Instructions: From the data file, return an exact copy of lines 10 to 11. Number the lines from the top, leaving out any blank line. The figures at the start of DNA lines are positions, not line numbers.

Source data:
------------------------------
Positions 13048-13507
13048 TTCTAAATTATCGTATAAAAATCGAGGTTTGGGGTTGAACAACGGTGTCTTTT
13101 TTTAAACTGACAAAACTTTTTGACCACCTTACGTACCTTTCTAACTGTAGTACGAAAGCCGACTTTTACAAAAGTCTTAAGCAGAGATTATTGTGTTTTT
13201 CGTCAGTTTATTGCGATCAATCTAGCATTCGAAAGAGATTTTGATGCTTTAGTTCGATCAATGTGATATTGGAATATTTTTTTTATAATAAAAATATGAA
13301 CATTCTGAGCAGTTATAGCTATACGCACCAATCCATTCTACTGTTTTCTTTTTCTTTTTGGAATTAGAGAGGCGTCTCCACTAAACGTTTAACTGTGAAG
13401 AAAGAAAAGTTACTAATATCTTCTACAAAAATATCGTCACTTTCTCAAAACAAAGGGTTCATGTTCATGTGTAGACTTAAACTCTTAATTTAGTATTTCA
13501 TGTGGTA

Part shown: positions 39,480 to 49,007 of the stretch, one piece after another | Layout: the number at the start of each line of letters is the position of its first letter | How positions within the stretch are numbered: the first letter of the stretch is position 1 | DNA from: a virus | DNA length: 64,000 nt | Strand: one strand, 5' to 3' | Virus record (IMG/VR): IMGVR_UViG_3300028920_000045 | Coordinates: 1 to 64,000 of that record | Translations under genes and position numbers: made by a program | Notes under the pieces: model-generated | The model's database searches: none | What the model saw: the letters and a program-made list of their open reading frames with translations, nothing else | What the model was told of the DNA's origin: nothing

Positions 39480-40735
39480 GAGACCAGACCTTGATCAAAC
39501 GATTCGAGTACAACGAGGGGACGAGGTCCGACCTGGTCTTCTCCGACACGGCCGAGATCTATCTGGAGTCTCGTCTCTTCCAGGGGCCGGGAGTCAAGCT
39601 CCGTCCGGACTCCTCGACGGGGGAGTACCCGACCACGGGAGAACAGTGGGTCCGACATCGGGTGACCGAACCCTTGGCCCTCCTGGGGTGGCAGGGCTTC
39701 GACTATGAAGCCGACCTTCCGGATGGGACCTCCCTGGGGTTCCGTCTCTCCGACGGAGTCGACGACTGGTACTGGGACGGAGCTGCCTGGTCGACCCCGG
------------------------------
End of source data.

39480 GAGACCAGACCTTGATCAAAC
39501 GATTCGAGTACAACGAGGGGACGAGGTCCGACCTGGTCTTCTCCGACACGGCCGAGATCTATCTGGAGTCTCGTCTCTTCCAGGGGCCGGGAGTCAAGCT